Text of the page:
WHO faces virus probe after Trump threatens to permanently freeze US funding

Published May 19, 2020
US President Donald Trump speaks during the daily briefing on the novel coronavirus at the White House on April 13. — AFP
US President Donald Trump speaks during the daily briefing on the novel coronavirus at the White House on April 13. — AFP

World Health Organisation (WHO) member states agreed on Tuesday to launch an investigation into its coronavirus response, after US President Donald Trump threatened to quit the UN agency and branded it a “puppet of China”.

Trump has been locked in a bitter spat with Beijing, alleging it covered up the initial Covid-19 outbreak in central China late last year before the disease unleashed death and economic devastation across the planet.

Read: China asks US to 'meet halfway' after Trump threatens to cut ties

Under pressure at home in the United States, which has far more virus cases and deaths than any other country, Trump has also targeted the WHO with accusations that it failed to do enough to combat the initial spread of the disease.

“They're a puppet of China, they're China-centric to put it nicer,” he said at the White House on Monday, before threatening to make permanent a temporary freeze on US funding to the body.

Beijing and Moscow hit out at Trump in response, accusing him of trying to damage the WHO for political ends.

With the row threatening the global response to the pandemic, WHO countries adopted a resolution calling for an “impartial, independent and comprehensive evaluation” of the international response, and the measures taken by the agency.

Both the United States and China voted for the resolution, brought by the European Union at the WHO's annual assembly, despite earlier fears that the tensions might make a full consensus impossible.

More than 318,000 people have died of Covid-19 out of over 4.8 million infections worldwide since its emergence, and governments are scrambling to contain the virus while seeking ways to resuscitate their economies.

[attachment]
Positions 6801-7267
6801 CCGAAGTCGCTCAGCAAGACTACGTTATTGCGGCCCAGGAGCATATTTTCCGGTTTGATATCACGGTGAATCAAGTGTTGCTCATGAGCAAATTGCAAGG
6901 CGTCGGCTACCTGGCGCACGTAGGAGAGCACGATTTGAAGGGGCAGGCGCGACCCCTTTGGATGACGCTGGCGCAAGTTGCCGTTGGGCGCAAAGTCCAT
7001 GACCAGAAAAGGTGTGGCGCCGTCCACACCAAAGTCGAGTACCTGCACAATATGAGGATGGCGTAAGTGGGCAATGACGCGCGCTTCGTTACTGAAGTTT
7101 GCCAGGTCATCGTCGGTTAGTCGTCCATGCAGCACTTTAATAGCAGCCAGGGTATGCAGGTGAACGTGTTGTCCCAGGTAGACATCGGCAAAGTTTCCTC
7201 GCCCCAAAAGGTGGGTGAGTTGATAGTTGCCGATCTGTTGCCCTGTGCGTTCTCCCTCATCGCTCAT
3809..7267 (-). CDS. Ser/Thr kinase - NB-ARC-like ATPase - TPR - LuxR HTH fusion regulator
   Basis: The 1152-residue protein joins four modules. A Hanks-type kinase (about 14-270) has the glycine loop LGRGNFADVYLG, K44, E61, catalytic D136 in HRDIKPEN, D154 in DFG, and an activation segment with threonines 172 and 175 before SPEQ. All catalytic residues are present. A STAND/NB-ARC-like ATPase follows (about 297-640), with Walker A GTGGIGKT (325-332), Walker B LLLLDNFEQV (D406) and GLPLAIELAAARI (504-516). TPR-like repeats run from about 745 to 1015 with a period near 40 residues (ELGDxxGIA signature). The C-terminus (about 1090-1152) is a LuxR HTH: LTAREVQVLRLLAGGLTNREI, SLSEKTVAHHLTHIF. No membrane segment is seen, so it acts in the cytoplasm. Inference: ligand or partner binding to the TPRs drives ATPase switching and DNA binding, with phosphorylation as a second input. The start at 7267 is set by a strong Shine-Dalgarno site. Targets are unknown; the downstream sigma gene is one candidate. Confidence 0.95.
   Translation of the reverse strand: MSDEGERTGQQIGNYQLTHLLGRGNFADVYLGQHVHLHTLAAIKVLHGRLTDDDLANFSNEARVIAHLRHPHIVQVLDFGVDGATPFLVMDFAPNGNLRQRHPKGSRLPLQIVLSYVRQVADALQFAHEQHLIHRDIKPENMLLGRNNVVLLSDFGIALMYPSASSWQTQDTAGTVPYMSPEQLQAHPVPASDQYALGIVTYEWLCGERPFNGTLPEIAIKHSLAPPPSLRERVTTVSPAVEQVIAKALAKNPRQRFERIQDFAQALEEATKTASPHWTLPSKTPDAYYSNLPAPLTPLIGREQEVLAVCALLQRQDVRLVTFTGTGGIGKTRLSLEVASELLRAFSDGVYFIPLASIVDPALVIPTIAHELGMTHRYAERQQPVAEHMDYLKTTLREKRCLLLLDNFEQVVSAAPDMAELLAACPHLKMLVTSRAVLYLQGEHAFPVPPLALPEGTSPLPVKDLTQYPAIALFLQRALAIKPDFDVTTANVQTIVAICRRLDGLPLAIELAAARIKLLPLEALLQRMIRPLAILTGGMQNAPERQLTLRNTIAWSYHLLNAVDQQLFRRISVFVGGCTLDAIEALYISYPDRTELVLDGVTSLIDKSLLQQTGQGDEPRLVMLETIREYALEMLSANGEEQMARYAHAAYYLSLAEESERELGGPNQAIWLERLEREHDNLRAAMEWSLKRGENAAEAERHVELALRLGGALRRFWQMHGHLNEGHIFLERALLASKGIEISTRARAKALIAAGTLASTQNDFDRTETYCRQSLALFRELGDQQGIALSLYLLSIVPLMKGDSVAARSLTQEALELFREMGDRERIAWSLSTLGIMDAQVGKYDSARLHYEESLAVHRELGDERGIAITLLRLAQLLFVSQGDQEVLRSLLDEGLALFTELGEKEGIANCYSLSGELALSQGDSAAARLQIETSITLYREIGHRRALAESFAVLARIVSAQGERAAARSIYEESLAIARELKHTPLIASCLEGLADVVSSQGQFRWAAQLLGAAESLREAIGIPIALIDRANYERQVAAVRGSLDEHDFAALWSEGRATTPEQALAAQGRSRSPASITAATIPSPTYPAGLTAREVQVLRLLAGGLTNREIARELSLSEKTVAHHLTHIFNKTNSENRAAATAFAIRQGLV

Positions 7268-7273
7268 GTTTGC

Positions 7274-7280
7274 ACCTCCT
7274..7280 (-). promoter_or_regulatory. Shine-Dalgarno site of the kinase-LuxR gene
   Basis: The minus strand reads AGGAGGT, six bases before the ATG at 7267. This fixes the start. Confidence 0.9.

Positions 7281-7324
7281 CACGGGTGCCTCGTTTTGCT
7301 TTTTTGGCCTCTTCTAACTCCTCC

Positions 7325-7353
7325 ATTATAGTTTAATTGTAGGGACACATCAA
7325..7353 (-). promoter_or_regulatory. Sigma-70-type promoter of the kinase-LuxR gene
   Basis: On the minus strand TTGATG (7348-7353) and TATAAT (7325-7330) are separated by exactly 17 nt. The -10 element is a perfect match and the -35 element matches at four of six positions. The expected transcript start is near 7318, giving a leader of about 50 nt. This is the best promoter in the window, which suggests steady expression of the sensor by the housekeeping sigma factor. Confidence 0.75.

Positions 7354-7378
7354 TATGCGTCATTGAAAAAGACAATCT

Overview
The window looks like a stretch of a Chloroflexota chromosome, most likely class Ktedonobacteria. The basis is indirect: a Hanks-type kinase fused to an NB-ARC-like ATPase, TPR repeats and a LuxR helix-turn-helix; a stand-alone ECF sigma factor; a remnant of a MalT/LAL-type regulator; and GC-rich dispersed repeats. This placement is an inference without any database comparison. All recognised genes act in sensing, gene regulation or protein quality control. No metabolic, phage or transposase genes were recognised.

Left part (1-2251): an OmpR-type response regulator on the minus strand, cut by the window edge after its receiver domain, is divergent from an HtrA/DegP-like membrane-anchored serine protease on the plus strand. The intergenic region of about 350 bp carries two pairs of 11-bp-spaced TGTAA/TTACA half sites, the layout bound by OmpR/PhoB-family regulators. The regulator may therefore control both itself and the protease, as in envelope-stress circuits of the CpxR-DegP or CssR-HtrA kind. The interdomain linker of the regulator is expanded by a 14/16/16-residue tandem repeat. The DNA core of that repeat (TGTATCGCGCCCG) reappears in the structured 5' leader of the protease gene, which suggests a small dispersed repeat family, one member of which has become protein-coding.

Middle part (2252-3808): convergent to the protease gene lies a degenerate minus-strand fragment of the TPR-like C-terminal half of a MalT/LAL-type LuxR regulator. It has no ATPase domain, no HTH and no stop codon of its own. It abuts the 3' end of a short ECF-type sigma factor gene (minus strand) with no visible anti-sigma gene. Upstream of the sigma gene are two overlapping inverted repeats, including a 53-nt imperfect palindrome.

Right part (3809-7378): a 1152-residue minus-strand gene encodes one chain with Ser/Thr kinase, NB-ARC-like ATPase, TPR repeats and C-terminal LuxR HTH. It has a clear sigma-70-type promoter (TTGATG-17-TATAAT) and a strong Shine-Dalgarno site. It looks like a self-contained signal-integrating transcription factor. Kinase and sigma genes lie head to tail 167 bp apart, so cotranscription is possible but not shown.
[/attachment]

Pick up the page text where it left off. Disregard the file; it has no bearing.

'A pill every day'

Trump turned the screws on the WHO on Monday — first in a press conference and then in a letter to the head of the organisation — giving it 30 days to show “substantive improvements” that demonstrated its “independence” from Beijing.

The letter to Tedros Adhanom Ghebreyesus threatened to permanently freeze US funding. The US is by far the biggest contributor.

As he launched his latest attack, Trump also dropped a bombshell, saying he was taking hydroxychloroquine, an anti-malaria drug that his own government's experts have said is not suitable for fighting the coronavirus.

“I take a pill every day,” said the president, adding that he is using it because he has “heard a lot of good stories”.

Malaria drug has no benefit for Covid-19 patients, but higher death rate: study

Beijing has furiously denied the US allegations that it played down the virus threat, and accused Washington on Tuesday of trying to “smear China”.

“The US tries to use China as an issue to shirk responsibility and bargain over its international obligations to the WHO,” foreign ministry spokesman Zhao Lijian said.

Russia also denounced Trump's threat.